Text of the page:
The following section explores how open the Pakistan economy really is, since clarity on this question is essential to a discussion of macroeconomic policy. This is followed, in the third section, by an exploration of the impact of capital account liberalization on Pakistan’s “Capital account liberalization,” “open capital account,” and “financial globalization” refer essentially to the same phenomenon, although they have subtle contextual nuances. In this article, they are used interchangeably.

The Capital Account and Pakistani Rupee Convertibility 97 economy. This lays the foundation for a discussion, in Section 4, of the macroeconomic policy challenges that an open capital account and rupee convertibility pose for Pakistan’s policymakers. The final section offers a few concluding observations.

2. How Open is the Pakistan Economy?

The openness of an economy can be looked at in two ways: (i) by tracing the actual measures a country has taken to liberalize and open up its capital account and foreign exchange regime (de jure indicators), and (ii) by examining the economy’s actual integration into the global economy in terms of trade and financial flows (de facto indicators).2 How Pakistan measures up to these indicators is discussed in this section.

De Jure Indicators

Foreign currency accounts (FCAs) were introduced in Pakistan as early as 1973. The intention here was to attract foreign earnings of an increasing number of Pakistanis working overseas by making available to them a reliable, attractive, and safe savings instrument at home. The real motivation behind this step was the government’s pressing need to finance fiscal deficits while gaining access to foreign exchange that was, as always, in short supply (see Mirakhor & Zaidi, 2004).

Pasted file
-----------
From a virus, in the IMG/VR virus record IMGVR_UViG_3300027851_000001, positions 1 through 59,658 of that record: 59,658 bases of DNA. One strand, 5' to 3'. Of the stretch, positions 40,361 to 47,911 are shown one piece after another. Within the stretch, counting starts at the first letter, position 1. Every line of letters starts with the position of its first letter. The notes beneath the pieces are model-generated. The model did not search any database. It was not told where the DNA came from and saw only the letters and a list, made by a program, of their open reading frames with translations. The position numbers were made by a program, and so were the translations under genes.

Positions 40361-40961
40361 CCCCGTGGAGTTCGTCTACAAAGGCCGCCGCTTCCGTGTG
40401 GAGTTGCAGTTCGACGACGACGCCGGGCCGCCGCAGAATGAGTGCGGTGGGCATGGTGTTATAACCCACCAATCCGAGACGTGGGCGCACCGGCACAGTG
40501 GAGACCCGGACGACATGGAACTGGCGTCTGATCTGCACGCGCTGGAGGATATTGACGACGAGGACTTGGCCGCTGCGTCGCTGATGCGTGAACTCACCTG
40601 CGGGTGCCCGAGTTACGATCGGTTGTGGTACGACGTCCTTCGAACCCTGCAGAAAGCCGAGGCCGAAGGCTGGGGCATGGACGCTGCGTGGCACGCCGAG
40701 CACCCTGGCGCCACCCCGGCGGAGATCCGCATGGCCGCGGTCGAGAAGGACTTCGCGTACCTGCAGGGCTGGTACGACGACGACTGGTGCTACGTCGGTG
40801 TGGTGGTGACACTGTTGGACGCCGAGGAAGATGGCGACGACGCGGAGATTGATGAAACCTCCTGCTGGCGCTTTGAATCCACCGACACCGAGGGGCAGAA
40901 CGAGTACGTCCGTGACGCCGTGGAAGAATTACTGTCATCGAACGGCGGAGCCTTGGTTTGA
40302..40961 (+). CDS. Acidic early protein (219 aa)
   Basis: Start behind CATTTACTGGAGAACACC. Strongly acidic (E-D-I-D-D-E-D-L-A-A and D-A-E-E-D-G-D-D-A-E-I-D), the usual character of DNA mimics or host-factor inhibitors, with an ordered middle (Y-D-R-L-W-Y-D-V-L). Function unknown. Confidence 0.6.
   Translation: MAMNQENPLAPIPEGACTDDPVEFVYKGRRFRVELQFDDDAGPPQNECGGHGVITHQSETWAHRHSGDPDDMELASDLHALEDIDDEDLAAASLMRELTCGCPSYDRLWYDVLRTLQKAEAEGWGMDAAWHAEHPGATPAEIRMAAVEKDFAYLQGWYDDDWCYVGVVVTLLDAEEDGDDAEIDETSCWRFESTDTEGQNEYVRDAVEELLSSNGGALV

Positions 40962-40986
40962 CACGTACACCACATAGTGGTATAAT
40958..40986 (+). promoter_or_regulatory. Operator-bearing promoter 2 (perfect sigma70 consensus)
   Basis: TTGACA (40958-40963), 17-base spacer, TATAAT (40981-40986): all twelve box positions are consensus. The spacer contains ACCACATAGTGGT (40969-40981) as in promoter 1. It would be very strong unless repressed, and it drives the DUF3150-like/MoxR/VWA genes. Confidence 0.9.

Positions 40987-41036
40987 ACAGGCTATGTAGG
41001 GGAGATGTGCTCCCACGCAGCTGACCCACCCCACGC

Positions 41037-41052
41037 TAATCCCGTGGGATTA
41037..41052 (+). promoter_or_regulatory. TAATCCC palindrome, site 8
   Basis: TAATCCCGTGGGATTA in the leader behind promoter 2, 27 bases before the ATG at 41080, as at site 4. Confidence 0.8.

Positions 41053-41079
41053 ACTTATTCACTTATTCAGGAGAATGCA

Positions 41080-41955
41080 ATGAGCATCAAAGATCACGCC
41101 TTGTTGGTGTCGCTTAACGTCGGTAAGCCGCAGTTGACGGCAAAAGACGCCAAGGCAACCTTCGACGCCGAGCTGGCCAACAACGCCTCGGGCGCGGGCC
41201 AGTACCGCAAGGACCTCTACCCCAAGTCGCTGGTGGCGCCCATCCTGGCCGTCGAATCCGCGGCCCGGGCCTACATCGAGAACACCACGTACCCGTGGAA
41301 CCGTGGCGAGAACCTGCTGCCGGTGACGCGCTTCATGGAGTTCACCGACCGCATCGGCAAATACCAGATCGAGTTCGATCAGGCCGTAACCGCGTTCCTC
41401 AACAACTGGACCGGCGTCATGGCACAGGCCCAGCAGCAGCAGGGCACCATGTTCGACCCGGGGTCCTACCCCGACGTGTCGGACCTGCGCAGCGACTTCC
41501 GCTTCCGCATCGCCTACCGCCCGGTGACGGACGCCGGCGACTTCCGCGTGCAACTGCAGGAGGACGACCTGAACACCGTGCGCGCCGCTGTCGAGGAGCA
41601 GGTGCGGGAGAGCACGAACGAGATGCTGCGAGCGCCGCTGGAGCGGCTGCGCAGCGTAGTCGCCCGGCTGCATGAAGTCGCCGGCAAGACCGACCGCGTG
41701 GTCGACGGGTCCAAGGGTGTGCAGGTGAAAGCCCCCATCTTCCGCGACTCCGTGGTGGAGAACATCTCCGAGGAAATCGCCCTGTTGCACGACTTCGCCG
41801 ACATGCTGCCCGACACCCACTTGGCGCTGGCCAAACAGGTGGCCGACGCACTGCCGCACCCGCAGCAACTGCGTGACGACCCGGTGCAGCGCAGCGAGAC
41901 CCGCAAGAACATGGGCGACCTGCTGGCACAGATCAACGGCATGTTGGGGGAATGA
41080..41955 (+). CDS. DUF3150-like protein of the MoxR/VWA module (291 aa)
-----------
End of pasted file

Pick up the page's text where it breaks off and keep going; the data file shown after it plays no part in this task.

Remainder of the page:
However, the first major step to liberalize the capital account and exchange rate regime was taken with the introduction of foreign exchange bearer certificates in 1985, which foreigners or Pakistanis could purchase with foreign exchange.3 Six years later, in 1991, all foreign exchange controls were removed and the Pakistani rupee became more or less fully convertible. Within a few months, dollar bearer certificates (DBCs) were introduced, which was a significant development for a variety of reasons.